Postembryonic development

For a given temperature, the moulting rate remained fairly constant throughout most of the animal’s life, even after growth had ceased. The fact that the thermal sum needed to complete an instar remained constant over the temperature range studied (t0 very close to 0 °C) indicated an adaptation to variable rather than to low temperature ( Pritchard, Harder & Mutch 1996).

Growth per moult has been treated as a constant factor in several studies on Collembola ( Agrell 1948; Walters 1968; Joosse & Veltkamp 1970), and moulting has been used to describe variation in growth across temperatures ( Burn 1984). In the present study, however, we found that growth per instar varied not only with age, but also with temperature. This emphasizes the importance of studying moulting and growth as separate processes. Until the third instar, when growth per moult could be compared for all three temperatures, it was distinctly lower at 5 °C. Combined with the linear increase in moulting rate with temperature, this gives a non-linear relationship between growth per unit time and temperature. The growth curves ( Fig. 2) confirmed this pattern by a much larger difference between 5 and 10 °C than between 10 and 15 °C. This non-linearity shows that growth rate under fluctuating and constant temperature with the same mean may differ considerably, but the effect of temperature fluctuation depends on both amplitude and mean temperature, and may be positive as well as negative. This emphasizes the differential approach of focusing on thermal adaptations, which requires standardized constant temperature regimes, and the study of development and population dynamics under field conditions, when natural temperature fluctuations have to be considered.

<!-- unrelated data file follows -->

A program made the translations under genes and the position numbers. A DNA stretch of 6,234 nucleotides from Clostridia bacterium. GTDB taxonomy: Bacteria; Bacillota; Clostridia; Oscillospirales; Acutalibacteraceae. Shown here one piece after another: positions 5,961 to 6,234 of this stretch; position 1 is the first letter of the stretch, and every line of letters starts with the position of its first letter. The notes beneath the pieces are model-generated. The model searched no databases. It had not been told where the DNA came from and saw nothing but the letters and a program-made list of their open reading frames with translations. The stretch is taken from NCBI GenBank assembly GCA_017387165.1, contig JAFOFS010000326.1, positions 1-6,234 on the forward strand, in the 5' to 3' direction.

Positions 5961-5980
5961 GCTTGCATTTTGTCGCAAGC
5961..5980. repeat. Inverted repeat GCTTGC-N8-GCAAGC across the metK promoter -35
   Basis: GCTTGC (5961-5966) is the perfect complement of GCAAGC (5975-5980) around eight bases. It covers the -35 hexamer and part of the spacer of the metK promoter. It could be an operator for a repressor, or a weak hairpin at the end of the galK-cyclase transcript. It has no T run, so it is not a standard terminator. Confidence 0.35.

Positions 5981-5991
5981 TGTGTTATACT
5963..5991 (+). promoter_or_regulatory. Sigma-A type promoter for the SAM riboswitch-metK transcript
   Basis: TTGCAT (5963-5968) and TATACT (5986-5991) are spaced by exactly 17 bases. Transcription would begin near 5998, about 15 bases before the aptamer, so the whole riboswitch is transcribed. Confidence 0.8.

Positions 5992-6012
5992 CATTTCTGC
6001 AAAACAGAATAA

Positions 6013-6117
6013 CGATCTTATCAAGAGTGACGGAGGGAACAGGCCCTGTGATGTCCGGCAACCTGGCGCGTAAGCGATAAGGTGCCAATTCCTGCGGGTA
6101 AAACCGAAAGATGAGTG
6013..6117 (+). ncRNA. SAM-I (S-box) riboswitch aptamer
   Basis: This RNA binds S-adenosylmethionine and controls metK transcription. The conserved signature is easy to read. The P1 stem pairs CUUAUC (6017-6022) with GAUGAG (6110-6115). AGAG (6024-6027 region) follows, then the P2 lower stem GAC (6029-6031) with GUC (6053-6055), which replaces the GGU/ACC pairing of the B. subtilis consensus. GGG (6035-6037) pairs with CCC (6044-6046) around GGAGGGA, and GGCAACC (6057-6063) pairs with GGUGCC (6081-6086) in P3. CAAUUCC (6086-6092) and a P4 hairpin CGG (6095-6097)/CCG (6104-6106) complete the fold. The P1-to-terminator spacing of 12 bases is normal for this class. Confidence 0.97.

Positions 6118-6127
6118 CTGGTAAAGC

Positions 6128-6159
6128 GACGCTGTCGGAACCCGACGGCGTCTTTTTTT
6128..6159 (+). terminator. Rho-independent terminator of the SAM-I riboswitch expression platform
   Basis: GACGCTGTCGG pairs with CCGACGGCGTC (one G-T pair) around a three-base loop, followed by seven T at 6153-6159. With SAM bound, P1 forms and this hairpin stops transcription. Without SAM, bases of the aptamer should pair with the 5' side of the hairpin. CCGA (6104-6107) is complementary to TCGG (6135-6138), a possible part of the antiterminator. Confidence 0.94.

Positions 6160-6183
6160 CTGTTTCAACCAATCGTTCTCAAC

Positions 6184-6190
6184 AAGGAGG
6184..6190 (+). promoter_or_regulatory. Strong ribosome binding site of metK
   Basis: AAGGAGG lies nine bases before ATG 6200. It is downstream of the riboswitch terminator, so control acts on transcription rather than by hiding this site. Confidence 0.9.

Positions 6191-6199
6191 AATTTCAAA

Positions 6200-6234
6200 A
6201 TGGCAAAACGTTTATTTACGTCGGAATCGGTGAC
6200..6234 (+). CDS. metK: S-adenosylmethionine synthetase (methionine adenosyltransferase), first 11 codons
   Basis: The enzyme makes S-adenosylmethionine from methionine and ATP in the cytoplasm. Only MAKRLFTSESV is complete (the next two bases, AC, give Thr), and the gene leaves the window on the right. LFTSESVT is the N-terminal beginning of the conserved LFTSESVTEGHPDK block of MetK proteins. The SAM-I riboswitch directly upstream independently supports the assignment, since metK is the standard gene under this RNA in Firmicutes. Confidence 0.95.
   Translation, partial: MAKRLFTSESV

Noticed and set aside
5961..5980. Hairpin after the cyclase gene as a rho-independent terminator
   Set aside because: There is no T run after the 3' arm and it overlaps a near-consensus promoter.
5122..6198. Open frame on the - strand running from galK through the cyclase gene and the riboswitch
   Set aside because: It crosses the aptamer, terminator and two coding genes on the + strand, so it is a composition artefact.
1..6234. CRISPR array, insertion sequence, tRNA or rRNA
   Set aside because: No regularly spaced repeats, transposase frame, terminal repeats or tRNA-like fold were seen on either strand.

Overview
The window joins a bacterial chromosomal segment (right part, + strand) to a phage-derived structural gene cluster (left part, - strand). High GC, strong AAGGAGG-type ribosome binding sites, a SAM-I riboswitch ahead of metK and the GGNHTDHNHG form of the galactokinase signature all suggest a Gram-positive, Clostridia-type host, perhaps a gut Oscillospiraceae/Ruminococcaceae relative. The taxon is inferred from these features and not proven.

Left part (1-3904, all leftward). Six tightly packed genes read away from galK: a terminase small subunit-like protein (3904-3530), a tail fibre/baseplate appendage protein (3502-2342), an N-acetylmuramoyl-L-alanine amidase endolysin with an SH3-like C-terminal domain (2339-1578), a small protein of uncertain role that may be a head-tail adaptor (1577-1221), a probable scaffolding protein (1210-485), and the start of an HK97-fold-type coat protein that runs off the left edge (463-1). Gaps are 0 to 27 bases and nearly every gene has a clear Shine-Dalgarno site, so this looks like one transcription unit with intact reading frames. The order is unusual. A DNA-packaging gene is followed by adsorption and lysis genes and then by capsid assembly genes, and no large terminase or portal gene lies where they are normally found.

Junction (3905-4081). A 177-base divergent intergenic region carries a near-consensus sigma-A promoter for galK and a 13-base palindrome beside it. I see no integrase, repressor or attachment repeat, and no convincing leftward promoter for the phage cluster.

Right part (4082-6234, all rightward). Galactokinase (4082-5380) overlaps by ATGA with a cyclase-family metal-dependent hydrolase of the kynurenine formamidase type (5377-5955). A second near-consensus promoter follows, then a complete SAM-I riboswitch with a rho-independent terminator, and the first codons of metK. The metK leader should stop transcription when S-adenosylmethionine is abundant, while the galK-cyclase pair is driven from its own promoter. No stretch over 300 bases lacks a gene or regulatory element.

The disproportionately strong reduction in growth at 5 °C may partly reflect a behavioural response leading to reduced feeding activity at low temperature (see Burn 1981), which automatically would reduce the growth rate. Such an effect is probably seen in weeks 5–9 of the growth study at 5 °C, when neither moulting nor growth occurred. However, during the last juvenile instars growth increased even from 10 to 15 °C, indicating also a physiological effect underlying the thermal dependency of growth per instar. Nevertheless, the premature termination of the 5 °C experiment after 4 months makes our description of the differential growth pattern between the three temperatures incomplete. For instance, we do not know if low temperature affects size at maturation and thus the period of juvenile growth rate.